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Studio: international art — 1.1893

Seite: 32
DOI Heft: DOI Artikel: DOI Artikel: DOI Seite: Zitierlink: i
http://digi.ub.uni-heidelberg.de/diglit/studio1893/0050
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0.5
1 cm
facsimile
The Newlyn Point of View

older examples which supply hints for modern
adaptation is a superb Spanish coffer, which, by
the courtesy of the publishers, we reproduce here.
Although it would be unwise to hold it up as
a good model to imitate blindly, the treatment of
its wrought-iron work and the general structure
are worth study. The connecting rails, mortised
into spirally turned pillars, hardly harmonise with
the rectangular idea elsewhere preserved.

Another example we are allowed to include is a
chair that once belonged to Theodore Hook; if
it be a little more massive than modern taste
requires, it is not so archaic but that a facsimile
would go well with many styles in use to-day.

A volume covering so much ground cannot be
hastily noticed; indeed a whole number of The
Studio might be filled with criticism directly bear-
ing upon it, without adequately describing a tenth
of its contents. The notes on pianofortes, in the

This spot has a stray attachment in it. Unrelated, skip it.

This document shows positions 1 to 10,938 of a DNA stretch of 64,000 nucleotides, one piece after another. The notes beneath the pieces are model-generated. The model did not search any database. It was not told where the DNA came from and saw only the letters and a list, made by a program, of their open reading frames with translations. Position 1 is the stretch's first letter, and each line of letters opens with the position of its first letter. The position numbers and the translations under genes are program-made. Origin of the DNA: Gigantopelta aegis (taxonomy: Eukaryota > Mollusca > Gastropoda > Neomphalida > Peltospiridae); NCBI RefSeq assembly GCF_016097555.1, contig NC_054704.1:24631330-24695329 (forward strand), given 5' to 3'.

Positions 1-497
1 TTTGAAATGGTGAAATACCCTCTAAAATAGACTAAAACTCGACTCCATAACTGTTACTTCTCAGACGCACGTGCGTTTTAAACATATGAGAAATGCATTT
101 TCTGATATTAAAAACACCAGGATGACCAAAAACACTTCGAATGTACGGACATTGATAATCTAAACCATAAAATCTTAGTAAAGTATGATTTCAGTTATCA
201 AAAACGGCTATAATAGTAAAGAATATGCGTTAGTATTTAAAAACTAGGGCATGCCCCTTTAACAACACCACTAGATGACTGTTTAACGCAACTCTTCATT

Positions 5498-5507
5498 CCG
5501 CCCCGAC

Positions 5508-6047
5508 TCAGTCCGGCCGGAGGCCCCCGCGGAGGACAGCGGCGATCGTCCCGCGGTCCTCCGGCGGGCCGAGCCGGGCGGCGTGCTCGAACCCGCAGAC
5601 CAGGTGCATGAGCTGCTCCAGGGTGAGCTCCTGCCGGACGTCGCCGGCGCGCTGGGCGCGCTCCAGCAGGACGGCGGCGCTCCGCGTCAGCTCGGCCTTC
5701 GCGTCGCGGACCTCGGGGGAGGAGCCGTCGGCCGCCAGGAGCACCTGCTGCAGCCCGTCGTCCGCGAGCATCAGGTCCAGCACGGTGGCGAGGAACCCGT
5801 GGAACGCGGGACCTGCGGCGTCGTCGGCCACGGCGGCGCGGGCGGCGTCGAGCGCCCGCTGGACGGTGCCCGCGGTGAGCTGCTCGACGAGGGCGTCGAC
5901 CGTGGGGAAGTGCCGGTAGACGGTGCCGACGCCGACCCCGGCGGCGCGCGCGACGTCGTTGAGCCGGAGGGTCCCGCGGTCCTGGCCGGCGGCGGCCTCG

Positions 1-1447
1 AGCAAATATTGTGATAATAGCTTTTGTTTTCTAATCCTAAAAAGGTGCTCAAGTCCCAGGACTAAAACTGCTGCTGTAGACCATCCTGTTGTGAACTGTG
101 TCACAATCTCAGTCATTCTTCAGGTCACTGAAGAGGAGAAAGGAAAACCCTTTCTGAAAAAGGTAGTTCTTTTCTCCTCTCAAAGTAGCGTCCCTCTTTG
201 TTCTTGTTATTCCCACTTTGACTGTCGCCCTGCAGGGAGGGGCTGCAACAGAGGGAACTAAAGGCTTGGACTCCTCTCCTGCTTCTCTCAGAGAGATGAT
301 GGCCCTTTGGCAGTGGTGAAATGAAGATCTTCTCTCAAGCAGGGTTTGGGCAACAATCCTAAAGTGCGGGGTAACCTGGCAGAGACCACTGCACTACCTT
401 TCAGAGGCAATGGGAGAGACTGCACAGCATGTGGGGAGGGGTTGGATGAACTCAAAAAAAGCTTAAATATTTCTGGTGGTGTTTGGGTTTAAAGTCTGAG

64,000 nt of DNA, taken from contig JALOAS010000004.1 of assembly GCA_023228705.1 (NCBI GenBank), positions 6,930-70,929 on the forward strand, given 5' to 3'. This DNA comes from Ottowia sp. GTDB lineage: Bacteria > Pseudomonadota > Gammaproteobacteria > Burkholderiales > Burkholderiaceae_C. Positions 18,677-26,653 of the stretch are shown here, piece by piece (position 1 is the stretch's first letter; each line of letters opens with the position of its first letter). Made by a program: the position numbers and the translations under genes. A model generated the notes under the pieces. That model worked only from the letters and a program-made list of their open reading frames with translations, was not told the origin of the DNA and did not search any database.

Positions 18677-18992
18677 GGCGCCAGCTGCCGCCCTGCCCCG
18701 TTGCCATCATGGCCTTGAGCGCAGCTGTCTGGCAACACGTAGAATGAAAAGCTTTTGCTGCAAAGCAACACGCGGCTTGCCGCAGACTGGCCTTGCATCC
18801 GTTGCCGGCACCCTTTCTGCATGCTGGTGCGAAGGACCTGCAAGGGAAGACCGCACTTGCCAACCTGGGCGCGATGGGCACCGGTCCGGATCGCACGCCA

appendix, covering but a couple of pages, would
provoke columns of annotations. All we can say
here is, that so far as it goes it is marvellous
how much Mr. Litchfield has brought together
in this most useful book. Not merely should those
concerned in the manufacture of furniture have
a copy always near at hand, but the artist, the
stage-manager—even the working journalist who
has once seen it—will not be content until he
places it among those books which are even more
valuable for the ideas they suggest indirectly than
for those they actually record and illustrate.

HE NEWLYN POINT OF VIEW.
BY A NEWLYN PAINTER.

Those who live in glass houses are
warned that they should not throw

stones; therefore, what should be said to those
who paint in them, that they may order their speech